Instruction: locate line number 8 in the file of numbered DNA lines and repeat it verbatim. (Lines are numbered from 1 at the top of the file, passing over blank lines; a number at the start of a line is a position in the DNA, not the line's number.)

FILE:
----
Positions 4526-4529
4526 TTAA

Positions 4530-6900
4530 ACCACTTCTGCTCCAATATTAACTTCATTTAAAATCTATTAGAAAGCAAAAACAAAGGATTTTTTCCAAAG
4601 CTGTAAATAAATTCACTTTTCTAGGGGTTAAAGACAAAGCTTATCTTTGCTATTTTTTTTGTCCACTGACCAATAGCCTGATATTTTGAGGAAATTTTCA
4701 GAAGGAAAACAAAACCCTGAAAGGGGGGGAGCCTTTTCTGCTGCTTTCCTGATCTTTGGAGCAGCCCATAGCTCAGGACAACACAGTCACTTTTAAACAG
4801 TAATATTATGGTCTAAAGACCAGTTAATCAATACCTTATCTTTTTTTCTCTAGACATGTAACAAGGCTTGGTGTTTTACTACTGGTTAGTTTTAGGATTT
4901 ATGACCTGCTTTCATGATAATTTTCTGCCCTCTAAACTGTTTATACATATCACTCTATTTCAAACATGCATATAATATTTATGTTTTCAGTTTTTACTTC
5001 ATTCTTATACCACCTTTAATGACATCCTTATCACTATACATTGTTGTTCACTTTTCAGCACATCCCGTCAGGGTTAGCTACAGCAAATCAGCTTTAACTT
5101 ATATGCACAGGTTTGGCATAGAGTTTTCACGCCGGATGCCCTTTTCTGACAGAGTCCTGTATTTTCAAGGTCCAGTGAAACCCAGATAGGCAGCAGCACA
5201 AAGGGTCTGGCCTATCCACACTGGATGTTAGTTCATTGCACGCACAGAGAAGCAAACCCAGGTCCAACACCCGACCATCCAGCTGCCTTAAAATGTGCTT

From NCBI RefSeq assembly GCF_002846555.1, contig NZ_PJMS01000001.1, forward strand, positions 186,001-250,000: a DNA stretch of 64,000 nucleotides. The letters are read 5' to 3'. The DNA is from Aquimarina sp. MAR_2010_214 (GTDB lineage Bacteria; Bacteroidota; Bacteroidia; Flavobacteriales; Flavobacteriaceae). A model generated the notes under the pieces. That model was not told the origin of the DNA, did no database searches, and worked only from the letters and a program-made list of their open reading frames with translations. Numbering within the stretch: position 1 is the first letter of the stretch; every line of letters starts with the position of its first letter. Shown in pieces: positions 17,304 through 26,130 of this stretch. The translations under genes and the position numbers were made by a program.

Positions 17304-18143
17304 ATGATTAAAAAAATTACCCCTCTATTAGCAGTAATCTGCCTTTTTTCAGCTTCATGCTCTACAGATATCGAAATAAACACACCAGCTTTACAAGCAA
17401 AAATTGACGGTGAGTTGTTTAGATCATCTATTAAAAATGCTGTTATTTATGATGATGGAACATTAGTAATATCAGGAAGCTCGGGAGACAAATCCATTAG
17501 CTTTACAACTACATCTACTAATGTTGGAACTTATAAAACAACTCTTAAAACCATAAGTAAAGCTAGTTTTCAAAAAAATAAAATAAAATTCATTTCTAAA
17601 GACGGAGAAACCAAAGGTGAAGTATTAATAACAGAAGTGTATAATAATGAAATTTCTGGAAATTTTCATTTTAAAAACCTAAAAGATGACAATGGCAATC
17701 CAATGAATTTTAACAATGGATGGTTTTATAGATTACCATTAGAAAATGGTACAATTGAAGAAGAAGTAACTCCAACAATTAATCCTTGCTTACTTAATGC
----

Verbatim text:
4901 ATGACCTGCTTTCATGATAATTTTCTGCCCTCTAAACTGTTTATACATATCACTCTATTTCAAACATGCATATAATATTTATGTTTTCAGTTTTTACTTC